As depressing as it may be, science is revealing more and more about the huge amount of plastic we're pouring into the ocean. New research has shown that its most tangible manifestation, the Great Pacific Garbage Patch (GPGP), is a whole lot larger than we thought, with the bigger pieces forming a substantial piece of the pie.

The study was carried out by the Ocean Cleanup Foundation together with six universities from around the world. Led by the young Dutch inventor Boyan Slat, the Ocean Cleanup gang has made it its mission to tackle the Great Pacific Garbage Patch, with plans to deploy huge trash-collecting booms in the area later this year.

But the Foundation says earlier attempts to size up the patch have involved a bit of guesswork, with researchers using mesh nets to collect samples only able to cover a relatively small surface area. Over the past year three years it has taken a more comprehensive approach to surveying the patch, and has now created what it says is a much more complete picture of the problem.

The team deployed 30 vessels in the patch at the same time, all fitted with surface sampling nets, including a mothership that dragged a pair of six-meter wide devices to collect medium to large-sized plastic pieces. The work of the ships was calibrated with data collected by aircraft equipped with advanced sensors, which flew over the patch gathering multispectral imagery and 3D scans of all the trash.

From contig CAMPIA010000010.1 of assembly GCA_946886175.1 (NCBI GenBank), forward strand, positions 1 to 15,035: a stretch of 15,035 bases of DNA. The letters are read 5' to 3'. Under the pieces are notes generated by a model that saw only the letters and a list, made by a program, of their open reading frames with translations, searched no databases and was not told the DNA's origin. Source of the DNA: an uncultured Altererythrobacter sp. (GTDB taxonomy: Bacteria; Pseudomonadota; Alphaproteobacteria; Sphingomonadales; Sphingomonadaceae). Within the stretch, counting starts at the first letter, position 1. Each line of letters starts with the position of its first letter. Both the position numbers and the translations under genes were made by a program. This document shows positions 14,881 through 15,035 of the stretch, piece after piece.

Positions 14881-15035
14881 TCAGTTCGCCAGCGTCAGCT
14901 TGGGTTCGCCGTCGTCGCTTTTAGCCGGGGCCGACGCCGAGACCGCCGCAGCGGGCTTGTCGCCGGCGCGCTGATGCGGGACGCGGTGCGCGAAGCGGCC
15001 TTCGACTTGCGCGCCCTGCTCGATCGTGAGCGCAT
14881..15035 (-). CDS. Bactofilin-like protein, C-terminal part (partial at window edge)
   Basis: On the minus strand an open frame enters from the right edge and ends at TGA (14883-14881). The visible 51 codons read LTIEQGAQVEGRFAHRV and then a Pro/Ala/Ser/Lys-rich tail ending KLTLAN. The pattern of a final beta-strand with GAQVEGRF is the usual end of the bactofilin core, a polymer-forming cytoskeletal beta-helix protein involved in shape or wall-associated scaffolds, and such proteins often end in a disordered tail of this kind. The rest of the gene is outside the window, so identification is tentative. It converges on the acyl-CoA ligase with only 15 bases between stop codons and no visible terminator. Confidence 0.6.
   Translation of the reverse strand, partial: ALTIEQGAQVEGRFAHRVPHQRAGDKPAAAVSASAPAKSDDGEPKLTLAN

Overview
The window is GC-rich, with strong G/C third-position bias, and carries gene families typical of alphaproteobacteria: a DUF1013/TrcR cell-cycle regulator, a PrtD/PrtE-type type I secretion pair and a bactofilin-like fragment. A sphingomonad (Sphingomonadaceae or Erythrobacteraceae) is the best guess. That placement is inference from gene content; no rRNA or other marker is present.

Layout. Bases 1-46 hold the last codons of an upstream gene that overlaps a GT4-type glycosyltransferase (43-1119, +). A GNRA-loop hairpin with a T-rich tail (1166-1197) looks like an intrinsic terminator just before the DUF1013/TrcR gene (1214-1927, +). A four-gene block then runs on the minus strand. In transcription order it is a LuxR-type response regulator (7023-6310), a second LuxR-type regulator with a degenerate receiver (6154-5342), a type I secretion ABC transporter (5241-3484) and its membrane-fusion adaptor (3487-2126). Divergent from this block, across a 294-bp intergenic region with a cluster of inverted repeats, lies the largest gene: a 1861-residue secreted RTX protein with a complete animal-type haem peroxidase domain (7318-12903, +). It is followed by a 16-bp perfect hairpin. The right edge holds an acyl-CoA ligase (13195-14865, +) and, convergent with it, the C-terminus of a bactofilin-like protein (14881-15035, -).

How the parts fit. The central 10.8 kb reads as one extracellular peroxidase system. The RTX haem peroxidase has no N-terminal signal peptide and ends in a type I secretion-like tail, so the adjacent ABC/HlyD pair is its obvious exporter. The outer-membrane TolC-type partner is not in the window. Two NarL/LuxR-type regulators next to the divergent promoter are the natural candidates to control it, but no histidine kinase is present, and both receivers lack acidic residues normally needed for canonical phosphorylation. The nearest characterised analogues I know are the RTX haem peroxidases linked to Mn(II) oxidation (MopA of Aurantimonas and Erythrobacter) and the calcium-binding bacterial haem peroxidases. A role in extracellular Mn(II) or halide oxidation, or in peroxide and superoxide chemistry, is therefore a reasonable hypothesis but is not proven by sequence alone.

The vessels collected 1.2 million plastic samples and the aircraft scanned more than 300 sq km (115 sq mi) of ocean. The researchers say that its results indicate the Great Pacific Garbage Patch measures 1.6 million sq km, an area three times the size of continental France.

Within it are 1.8 trillion pieces of plastic, weighing 80,000 metric tons, around the same as 500 jumbo jets. Ninety-two percent of this is made up of larger objects, while the remaining eight percent is attributed to microplastics, categorized as pieces less than 5 mm in size. These figures are between four and sixteen times higher than previous estimates.

"Although it is not possible to draw any firm conclusions on the persistency of plastic pollution in the GPGP yet, this plastic accumulation rate inside the GPGP, which was greater than in the surrounding waters, indicates that the inflow of plastic into the patch continues to exceed the outflow," says Laurent Lebreton, lead author of the study.

The research was published in the journal Scientific Reports.

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